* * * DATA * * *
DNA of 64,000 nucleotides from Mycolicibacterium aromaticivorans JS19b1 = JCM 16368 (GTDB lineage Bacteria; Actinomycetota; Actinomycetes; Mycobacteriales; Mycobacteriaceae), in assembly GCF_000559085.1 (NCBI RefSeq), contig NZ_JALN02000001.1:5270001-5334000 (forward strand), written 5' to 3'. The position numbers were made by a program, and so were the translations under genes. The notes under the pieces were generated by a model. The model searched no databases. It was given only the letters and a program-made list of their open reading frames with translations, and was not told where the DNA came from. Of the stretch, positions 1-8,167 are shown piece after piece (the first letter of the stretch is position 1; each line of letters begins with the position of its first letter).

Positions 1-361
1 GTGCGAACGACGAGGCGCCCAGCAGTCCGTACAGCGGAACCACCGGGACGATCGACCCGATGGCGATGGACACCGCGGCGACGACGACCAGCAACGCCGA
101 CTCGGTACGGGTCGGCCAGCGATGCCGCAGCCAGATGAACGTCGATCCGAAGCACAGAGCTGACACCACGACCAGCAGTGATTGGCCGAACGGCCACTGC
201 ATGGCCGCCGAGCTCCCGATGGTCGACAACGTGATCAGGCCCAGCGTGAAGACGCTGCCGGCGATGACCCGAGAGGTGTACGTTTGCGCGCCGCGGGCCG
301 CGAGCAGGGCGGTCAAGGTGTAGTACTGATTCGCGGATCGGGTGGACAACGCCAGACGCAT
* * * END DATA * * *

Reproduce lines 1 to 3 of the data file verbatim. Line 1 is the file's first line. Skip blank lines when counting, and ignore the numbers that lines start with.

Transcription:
DNA of 64,000 nucleotides from Mycolicibacterium aromaticivorans JS19b1 = JCM 16368 (GTDB lineage Bacteria; Actinomycetota; Actinomycetes; Mycobacteriales; Mycobacteriaceae), in assembly GCF_000559085.1 (NCBI RefSeq), contig NZ_JALN02000001.1:5270001-5334000 (forward strand), written 5' to 3'. The position numbers were made by a program, and so were the translations under genes. The notes under the pieces were generated by a model. The model searched no databases. It was given only the letters and a program-made list of their open reading frames with translations, and was not told where the DNA came from. Of the stretch, positions 1-8,167 are shown piece after piece (the first letter of the stretch is position 1; each line of letters begins with the position of its first letter).

Positions 1-361
1 GTGCGAACGACGAGGCGCCCAGCAGTCCGTACAGCGGAACCACCGGGACGATCGACCCGATGGCGATGGACACCGCGGCGACGACGACCAGCAACGCCGA